A frequent complaint heard in the practice of an Ontario employer lawyer is that the suddenly unemployed employee has not yet been provided with his or her Record of Employment, the "ROE." Many will ask, "isn't my employer required to give me my record of employment within five days so that I can apply for employment insurance (EI)?" The short answer is that employers are no longer legally required to provide employees with a paper copy of their ROE; a fact often leading to confusion and frustration.
The Legal Requirement to Provide Employees with a Record of Employment
Pursuant to section 19 of the Employment Insurance Regulations, SOR/96-332, a regulation made pursuant to the EI Act, employers are required to either provide the employee with a paper copy of his or her Record of Employment within five days of any "interruption of earnings" or, if the ROE is going to filed electronically with the government, then the employer has until the later of:
- five days after the end of the pay period during which the first day of the employee’s interruption of earnings fell, and
- if there are 13 or fewer pay periods per year under the employer’s pay cycle, 15 days after the first day of the interruption of earnings.
What the law says is that if the Record of Employment is completed electronically, it must be filed with the Canada Employment Insurance Commission by the above-established dates and kept on file at the employer. There is no legal obligation to provide the employee with a copy if the ROE is electronically filed; a fact that often leads to the aforementioned frustration and confusion.
Where to Find the ROE
So where does a suddenly unemployed person find his or her ROE? On your "My Service Canada Account." Those that do not have a My Service Canada Account ("MSCA") will have to register for a Personal Access Code from Service Canada. This process may take some time, so it may be prudent to register for an account before actually needing the services of MSCA.
Takeaways for Employees with Labour Pains
The takeaway for suddenly unemployed employees is that it is possible that your employer has actually filed your Record of Employment, meaning that you are eligible for EI, without telling you. Before calling an employment lawyer to see what can be done, it may be prudent to first speak to your employer to see if the ROE was or will be electronically filed. If it will be electronically filed, then simply apply for EI without the paper copy. Access the electronic copy via the internet.
You do not need your ROE before you can apply for EI. In fact, your employer does not need to even submit the ROE before you can apply. Do not wait for your ROE to apply for EI. Apply and, if necessary, let Service Canada assist with respect to obtaining the ROE from your employer.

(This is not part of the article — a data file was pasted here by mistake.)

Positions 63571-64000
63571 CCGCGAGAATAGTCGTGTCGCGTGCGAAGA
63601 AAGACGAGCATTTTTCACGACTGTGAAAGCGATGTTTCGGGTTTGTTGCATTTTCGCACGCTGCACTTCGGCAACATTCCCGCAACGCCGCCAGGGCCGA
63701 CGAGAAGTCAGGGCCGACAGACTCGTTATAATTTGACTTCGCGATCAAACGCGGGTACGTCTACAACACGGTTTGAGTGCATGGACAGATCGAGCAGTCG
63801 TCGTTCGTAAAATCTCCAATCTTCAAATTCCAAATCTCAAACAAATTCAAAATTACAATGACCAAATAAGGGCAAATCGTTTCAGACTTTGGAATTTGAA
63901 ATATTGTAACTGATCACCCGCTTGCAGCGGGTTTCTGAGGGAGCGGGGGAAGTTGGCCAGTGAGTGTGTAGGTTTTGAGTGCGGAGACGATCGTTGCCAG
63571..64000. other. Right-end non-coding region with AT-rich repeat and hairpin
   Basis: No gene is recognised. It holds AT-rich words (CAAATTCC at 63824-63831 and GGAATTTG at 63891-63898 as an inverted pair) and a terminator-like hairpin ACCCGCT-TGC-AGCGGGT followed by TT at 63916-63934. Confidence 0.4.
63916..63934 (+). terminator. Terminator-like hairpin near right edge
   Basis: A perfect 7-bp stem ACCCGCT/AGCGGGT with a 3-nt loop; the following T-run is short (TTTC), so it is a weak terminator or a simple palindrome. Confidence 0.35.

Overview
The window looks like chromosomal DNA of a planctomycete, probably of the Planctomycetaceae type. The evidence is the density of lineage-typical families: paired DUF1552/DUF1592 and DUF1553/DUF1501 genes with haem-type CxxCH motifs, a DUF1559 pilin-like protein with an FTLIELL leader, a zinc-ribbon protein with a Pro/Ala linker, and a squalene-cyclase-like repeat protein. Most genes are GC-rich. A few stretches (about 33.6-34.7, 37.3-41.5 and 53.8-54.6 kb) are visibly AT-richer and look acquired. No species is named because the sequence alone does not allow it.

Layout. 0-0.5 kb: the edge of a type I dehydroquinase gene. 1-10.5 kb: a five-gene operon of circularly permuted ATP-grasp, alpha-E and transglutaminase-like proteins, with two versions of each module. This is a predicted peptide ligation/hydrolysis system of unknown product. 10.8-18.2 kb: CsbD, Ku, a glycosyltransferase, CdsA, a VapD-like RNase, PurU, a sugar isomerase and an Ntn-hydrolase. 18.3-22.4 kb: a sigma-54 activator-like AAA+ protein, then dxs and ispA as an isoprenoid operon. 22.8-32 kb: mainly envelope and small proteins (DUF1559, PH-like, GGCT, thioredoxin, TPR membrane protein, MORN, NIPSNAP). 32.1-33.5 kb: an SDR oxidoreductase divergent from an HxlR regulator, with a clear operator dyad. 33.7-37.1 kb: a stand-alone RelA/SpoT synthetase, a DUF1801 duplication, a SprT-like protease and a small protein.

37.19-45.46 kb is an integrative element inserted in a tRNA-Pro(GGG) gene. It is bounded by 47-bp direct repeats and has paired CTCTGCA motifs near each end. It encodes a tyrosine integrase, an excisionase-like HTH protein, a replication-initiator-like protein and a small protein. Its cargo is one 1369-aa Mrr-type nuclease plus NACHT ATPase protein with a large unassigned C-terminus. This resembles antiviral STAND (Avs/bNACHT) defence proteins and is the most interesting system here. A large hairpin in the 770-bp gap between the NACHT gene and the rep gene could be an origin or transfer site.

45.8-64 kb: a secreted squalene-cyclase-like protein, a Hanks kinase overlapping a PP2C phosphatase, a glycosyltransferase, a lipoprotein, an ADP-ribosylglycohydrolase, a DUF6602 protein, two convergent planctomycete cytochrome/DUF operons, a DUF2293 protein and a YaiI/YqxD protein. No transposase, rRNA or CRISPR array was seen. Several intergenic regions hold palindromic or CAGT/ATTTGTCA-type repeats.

If your employer refuses to file a Record of Employment, or if you have other questions or concerns that require a legal opinion, the employment lawyers at Ottawa's Kelly Santini LLP would be happy to be of service to you. For an example of what the court may do in such cases see my post Ottawa Judge Awards $50,000 in Punitive Damages after Employer Fails to Provide Statutory Minimums and ROE.
Takeaways for Employers
If you are an employer, will be terminating some of your employees' employment, and then filing their records of employment online, I would strongly recommend telling your employees that you will be doing so. In fact, it may be wise to go so far as to mention the fact in the employee's letter of dismissal. Advising the employee that he or she will not be receiving a paper copy of his or her ROE, because the same will be filed online, may go a long way to alleviating some stress on behalf of the employee.
If you are an Ontario employer and are looking for advice on how to properly terminate an employee's employment, the employment lawyers at Ottawa's Kelly Santini LLP would be happy to be of service to your business or organization.
To reach the author of this blog, Sean Bawden, email email@example.com or call 613.238.6321 x260. You may also use the contact box at the top of this page.--
As always, everyone’s situation is different. The above is not intended to be legal advice for any particular situation. It is always prudent to seek professional legal advice before making any decisions with respect to your own case.
Sean P. Bawden is an Ottawa, Ontario employment lawyer and wrongful dismissal lawyer practicing with Kelly Santini LLP. He is also a part-time professor at Algonquin College teaching Trial Advocacy for Paralegals and Small Claims Court Practice.